I ask the annoying question of whether Israel will make it. “Yes, of course. I’m an optimistic person. In the Soviet Union, the KGB guys often told me, ‘You will not make it out alive.’ And I sometimes had doubt that I personally would survive. But I never had any doubt that our struggle would succeed.” Sharansky is similarly optimistic about the survival of Israel: but it would be nice if Israelis did not have to “fight time after time for the right to have their own state. I remind you of what I said in my resignation letter: Not only are we making a tragic mistake [in the disengagement], we are also missing an opportunity of historic proportions,” given the liberalizing winds now whistling through the world. Sharansky does not believe in safety absent freedom.
Some people regard Sharansky as a providential figure, spared death in the Gulag to perform his work now. What does he think? “I long ago stopped asking myself whether God gives us a mission or we give ourselves a mission, in an effort to be worthy of God.” He recalls the prayer that he invented for himself in prison, and mutters a little of it: “Grant me the strength, the power, the intelligence . . . and the patience to leave this jail and reach the Land of Israel in an honest and worthy way.”
At the close of our conversation, I ask him about his Psalm book. Does he still have it? A pocket book of Psalms was given to him by his wife, Avital, a few days before he was arrested. He went through hell to hang on to this book. The authorities often deprived him of it. Once, he went on a “work strike,” entailing several months of the punishment cell — until he got that book back. In another period, “I took my Psalm book and for days on end . . . recited all one hundred and fifty of King David’s psalms, syllable by syllable.” (I quote from Fear No Evil.) For a while, he was able to study the Bible, Old Testament and New, with a fellow prisoner, a Christian named Volodya.
We called our sessions Reaganite readings, first, because President Reagan had declared either this year or the preceding one (it wasn’t exactly clear from the Soviet press) the Year of the Bible, and second, because we realized that even the slightest improvement in our situation could be related only to a firm position on human rights by the West, especially by America, and we mentally urged Reagan to demonstrate such resolve.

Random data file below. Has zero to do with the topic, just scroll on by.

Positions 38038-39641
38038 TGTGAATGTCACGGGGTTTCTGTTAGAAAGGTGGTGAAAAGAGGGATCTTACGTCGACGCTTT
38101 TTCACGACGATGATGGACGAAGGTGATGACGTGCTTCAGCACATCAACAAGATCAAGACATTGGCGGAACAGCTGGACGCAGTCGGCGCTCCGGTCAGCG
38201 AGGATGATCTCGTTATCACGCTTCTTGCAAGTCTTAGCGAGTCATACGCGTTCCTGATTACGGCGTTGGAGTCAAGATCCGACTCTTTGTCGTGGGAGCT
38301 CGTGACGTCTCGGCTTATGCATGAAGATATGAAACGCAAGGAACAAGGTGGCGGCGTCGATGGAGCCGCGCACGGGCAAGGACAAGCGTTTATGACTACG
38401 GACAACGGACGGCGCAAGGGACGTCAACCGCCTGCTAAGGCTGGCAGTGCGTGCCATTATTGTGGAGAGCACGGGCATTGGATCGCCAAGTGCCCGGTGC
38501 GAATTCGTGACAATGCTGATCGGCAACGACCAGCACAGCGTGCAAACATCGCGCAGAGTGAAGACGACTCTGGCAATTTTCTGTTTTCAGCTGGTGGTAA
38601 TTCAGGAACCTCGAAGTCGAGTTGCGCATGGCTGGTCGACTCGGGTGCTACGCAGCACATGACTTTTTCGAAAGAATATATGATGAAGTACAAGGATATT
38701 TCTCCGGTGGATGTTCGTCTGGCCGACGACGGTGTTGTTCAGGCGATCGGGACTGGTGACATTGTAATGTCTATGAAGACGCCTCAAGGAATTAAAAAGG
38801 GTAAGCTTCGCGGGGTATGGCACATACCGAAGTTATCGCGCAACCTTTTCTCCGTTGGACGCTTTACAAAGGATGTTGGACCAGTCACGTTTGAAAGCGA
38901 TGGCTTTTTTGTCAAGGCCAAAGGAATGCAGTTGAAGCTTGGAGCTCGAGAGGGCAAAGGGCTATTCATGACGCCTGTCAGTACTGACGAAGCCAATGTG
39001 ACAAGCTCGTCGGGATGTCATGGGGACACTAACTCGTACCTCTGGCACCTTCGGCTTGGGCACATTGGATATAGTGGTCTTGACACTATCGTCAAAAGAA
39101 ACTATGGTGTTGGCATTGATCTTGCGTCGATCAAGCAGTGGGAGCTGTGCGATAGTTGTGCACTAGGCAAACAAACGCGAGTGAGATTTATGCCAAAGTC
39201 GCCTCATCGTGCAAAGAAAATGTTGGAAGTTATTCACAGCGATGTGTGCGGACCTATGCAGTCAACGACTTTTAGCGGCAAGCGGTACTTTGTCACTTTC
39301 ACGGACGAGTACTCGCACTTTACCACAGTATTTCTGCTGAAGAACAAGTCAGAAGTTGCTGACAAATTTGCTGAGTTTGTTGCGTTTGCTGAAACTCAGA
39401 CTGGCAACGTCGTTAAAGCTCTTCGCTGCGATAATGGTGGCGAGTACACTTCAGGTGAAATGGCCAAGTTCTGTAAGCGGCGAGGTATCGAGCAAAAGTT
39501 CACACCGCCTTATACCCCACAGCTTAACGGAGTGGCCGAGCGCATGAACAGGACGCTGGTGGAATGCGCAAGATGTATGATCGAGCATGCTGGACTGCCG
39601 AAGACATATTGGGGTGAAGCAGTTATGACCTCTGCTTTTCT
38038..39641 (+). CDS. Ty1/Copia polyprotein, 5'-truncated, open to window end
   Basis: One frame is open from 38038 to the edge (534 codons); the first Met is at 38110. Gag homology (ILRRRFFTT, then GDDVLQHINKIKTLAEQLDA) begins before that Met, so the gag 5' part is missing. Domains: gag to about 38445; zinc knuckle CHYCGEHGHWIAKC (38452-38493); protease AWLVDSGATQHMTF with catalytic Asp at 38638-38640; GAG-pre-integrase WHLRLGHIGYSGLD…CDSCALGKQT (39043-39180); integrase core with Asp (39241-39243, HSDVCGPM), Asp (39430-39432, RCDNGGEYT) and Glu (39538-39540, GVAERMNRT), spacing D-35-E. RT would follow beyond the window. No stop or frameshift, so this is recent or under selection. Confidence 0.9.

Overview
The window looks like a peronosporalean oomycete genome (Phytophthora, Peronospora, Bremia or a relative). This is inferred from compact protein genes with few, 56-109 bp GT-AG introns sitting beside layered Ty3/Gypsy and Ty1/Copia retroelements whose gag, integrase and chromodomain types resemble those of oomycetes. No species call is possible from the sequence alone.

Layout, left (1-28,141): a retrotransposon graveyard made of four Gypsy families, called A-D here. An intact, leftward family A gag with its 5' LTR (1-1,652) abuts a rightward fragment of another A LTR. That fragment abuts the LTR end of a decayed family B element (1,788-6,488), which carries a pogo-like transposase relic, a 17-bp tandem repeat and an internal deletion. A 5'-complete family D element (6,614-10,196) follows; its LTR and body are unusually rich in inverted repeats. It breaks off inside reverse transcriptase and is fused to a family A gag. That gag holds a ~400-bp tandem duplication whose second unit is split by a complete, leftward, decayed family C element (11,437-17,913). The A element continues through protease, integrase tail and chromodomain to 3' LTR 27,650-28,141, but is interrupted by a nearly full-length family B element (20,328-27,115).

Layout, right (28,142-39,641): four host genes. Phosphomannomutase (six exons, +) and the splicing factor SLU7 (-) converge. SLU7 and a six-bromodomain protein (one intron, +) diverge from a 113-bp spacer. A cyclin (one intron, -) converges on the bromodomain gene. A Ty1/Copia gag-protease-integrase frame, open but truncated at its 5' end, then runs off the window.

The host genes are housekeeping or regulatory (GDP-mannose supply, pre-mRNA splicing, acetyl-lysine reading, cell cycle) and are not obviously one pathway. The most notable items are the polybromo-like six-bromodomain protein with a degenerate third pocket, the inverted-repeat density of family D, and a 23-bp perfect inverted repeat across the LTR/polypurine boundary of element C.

One other thing about the Psalm book: It “was the only material evidence [through the nine years] of my mystical tie with Avital.”
Toward the very end of his ordeal, at the airport in Moscow — Sharansky had no idea what was happening to him — he refused to board the plane before they gave him back his Psalm book. In front of photographers, he dropped to the snow, yelling for it. They gave it back to him. Once aboard — when they told him he was being released — he recited the Psalm he had always designated for his liberation day, Psalm 30: “I will extol thee, O Lord; for thou hast lifted me up, and hast not made my foes to rejoice over me.”
Anyway, back in New York, sitting in a hotel dining room — I ask whether he still has the book. He grins a little, reaches inside his jacket, and produces it. There it is, this tiny book, big as life. Apparently, he has it on him always, the way one carries wallet and keys. Has he ever been in danger of losing it (I mean, lately)? “Sometimes I forget where I’ve put it, and it becomes more of a problem with age.”
What Sharansky will not lose is his sense of purpose and right; it causes him to zig-zag through life along a very straight path.
– This article first appeared in the July 4, 2005, issue of National Review.